Waes hael! Drinc hæl!
Wassailing is a wonderful English custom that sadly seems to have been lost in the US, and I personally think it’s time to revive it. Last year I did some wassailing at 12th night and this year I’m planning to do it again. In fact, you might be reading this because you’re trying to figure out why there’s toast in your shower. A special hello to you!
There are two distinct types of wassailing: in the first, a band of merry revelers go door to door singing and demanding (or providing) booze. Now we’d call this caroling. You can learn more about this sort of wassailing here and here.
There’s another, perhaps earlier, wassailing custom: wassailing the orchard. This is essentially a fertility rite: revelers bring alcohol (either ale or cider) to the apple trees, sing them songs, and hang toast (soaked in cider) in their branches to ensure a good apple harvest for the coming year. You can learn more about wassailing the orchard here, here, and here.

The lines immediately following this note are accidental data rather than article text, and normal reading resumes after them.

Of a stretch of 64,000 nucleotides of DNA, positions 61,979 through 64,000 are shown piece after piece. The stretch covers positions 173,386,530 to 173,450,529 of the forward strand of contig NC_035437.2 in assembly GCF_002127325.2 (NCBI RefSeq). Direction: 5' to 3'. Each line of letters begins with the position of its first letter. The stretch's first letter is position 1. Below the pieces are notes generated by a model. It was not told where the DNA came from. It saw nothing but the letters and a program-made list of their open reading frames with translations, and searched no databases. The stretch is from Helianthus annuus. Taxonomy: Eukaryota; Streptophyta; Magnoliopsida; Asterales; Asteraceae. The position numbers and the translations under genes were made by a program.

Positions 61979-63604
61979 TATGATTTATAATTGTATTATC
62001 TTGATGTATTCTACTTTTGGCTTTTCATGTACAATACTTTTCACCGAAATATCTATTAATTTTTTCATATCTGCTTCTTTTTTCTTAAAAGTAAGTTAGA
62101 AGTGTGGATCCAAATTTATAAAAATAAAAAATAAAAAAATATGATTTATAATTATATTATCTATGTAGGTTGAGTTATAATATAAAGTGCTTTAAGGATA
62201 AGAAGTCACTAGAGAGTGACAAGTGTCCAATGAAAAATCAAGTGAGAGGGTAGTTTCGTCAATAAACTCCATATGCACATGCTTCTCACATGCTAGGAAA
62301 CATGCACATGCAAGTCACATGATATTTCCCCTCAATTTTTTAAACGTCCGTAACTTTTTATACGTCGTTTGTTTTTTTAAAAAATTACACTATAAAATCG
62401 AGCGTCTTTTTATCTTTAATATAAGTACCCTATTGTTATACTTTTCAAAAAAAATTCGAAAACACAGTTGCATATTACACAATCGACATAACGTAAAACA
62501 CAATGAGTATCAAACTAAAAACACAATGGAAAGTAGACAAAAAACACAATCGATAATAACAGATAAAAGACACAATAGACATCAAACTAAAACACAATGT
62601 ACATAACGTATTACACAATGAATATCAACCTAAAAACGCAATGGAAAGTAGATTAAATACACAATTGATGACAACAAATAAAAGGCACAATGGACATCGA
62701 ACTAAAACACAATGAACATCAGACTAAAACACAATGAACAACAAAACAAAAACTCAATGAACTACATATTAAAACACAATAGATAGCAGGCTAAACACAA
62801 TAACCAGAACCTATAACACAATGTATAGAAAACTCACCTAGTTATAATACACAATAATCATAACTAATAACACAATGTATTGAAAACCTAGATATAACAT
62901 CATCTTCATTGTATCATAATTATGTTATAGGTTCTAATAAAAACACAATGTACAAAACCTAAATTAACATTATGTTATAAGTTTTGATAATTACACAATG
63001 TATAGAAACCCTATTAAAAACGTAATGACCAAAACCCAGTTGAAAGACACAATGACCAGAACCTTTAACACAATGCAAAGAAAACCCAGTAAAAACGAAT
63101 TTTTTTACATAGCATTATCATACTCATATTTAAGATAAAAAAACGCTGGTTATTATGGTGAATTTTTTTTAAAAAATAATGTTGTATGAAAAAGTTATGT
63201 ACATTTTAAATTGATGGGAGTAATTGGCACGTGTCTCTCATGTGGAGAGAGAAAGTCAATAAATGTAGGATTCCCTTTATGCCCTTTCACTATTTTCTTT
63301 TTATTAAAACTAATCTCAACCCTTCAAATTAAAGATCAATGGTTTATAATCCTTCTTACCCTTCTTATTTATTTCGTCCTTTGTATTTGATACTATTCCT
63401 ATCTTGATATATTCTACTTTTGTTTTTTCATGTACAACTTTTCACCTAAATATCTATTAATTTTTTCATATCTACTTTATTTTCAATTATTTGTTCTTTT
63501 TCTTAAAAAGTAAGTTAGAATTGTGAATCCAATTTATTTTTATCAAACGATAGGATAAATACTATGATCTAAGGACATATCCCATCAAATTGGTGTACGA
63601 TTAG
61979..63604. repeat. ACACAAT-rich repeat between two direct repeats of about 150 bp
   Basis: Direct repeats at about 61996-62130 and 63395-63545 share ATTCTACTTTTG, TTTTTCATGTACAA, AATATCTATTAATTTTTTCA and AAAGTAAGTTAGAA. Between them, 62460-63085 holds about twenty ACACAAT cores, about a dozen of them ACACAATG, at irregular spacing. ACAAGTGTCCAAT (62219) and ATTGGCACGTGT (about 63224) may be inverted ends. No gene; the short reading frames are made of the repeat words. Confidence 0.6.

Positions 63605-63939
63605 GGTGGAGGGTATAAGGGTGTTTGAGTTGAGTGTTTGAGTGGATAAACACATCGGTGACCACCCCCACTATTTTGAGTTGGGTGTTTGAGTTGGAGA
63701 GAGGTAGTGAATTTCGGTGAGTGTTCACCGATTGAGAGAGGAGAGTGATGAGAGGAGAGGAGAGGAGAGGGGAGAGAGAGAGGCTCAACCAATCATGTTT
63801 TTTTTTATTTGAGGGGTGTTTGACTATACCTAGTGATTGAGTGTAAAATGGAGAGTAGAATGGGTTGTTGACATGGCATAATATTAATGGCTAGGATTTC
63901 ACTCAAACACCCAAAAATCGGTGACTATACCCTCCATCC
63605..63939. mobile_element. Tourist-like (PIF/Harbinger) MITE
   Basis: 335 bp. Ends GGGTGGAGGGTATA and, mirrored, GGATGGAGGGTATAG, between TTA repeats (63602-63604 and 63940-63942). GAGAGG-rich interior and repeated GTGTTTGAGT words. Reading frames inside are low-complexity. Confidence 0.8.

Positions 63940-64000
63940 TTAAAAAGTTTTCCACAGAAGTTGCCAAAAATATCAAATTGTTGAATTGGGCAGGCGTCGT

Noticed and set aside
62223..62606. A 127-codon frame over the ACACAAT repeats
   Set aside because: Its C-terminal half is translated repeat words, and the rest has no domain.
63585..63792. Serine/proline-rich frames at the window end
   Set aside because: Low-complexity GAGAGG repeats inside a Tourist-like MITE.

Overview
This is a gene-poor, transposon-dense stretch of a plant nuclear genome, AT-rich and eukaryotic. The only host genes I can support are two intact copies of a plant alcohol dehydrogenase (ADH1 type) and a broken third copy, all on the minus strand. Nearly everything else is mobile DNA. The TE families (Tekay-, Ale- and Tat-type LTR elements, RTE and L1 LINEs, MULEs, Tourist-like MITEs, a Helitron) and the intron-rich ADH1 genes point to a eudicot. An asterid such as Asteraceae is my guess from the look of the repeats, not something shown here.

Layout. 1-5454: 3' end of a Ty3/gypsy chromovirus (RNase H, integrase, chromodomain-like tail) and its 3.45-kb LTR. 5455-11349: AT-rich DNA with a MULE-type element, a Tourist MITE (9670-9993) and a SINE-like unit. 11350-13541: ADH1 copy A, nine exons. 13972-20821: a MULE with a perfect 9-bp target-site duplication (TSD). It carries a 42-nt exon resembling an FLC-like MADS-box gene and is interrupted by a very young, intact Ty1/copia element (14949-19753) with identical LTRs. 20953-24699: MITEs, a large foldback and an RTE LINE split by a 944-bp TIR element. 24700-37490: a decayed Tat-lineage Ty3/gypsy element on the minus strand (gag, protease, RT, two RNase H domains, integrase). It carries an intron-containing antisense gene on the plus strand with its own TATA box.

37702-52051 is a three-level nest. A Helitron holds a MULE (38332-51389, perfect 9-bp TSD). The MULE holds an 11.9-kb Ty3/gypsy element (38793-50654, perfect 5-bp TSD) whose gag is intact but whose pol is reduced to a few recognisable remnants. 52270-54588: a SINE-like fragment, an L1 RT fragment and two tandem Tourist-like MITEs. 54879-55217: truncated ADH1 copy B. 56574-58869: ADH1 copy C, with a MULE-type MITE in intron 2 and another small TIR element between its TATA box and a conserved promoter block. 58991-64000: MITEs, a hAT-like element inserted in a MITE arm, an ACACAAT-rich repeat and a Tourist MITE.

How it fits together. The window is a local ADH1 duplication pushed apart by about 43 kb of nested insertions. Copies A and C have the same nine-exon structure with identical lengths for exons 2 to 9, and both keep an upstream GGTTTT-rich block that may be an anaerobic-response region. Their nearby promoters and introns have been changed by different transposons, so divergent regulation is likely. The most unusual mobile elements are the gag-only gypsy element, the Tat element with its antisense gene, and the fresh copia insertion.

For my new SCA Twelfth Night tradition, which I’m posting about to encourage all of you to do it too, I combined these two customs. I and a band of “wassailants” go around to people’s rooms, knock on their door, yell WASSAIL!, then hang a piece of toast in their shower and offer them a drink of cider. We chose the shower for the toast because it seems easiest to clean up. I’m hoping to add a musical component to this, too, but I don’t personally know any of the songs (except the Christmas carol that’s still popular) for wassailing. It’s a fun little mini history lesson, and a reminder that if you think authenticity isn’t fun, you’re reading the wrong books.